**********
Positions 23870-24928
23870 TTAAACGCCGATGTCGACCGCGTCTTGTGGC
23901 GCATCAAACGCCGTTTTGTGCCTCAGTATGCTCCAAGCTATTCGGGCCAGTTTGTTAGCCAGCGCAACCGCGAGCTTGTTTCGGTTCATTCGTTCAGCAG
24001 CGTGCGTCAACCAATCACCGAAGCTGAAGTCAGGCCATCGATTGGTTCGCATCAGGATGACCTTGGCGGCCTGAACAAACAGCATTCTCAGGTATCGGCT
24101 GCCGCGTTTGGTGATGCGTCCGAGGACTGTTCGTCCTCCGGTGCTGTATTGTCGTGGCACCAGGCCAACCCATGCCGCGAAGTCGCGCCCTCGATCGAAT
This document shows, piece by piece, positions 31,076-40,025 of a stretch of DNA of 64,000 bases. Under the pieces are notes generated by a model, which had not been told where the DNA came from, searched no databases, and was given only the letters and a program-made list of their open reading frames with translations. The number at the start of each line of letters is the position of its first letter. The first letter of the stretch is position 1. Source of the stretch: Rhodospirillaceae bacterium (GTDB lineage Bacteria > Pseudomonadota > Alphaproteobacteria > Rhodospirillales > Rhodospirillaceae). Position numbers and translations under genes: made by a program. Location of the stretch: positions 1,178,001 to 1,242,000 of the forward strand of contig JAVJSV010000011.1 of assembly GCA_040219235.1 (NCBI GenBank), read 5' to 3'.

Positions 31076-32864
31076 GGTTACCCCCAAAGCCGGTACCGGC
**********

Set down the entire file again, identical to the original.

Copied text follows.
Positions 23870-24928
23870 TTAAACGCCGATGTCGACCGCGTCTTGTGGC
23901 GCATCAAACGCCGTTTTGTGCCTCAGTATGCTCCAAGCTATTCGGGCCAGTTTGTTAGCCAGCGCAACCGCGAGCTTGTTTCGGTTCATTCGTTCAGCAG
24001 CGTGCGTCAACCAATCACCGAAGCTGAAGTCAGGCCATCGATTGGTTCGCATCAGGATGACCTTGGCGGCCTGAACAAACAGCATTCTCAGGTATCGGCT
24101 GCCGCGTTTGGTGATGCGTCCGAGGACTGTTCGTCCTCCGGTGCTGTATTGTCGTGGCACCAGGCCAACCCATGCCGCGAAGTCGCGCCCTCGATCGAAT
This document shows, piece by piece, positions 31,076-40,025 of a stretch of DNA of 64,000 bases. Under the pieces are notes generated by a model, which had not been told where the DNA came from, searched no databases, and was given only the letters and a program-made list of their open reading frames with translations. The number at the start of each line of letters is the position of its first letter. The first letter of the stretch is position 1. Source of the stretch: Rhodospirillaceae bacterium (GTDB lineage Bacteria > Pseudomonadota > Alphaproteobacteria > Rhodospirillales > Rhodospirillaceae). Position numbers and translations under genes: made by a program. Location of the stretch: positions 1,178,001 to 1,242,000 of the forward strand of contig JAVJSV010000011.1 of assembly GCA_040219235.1 (NCBI GenBank), read 5' to 3'.

Positions 31076-32864
31076 GGTTACCCCCAAAGCCGGTACCGGC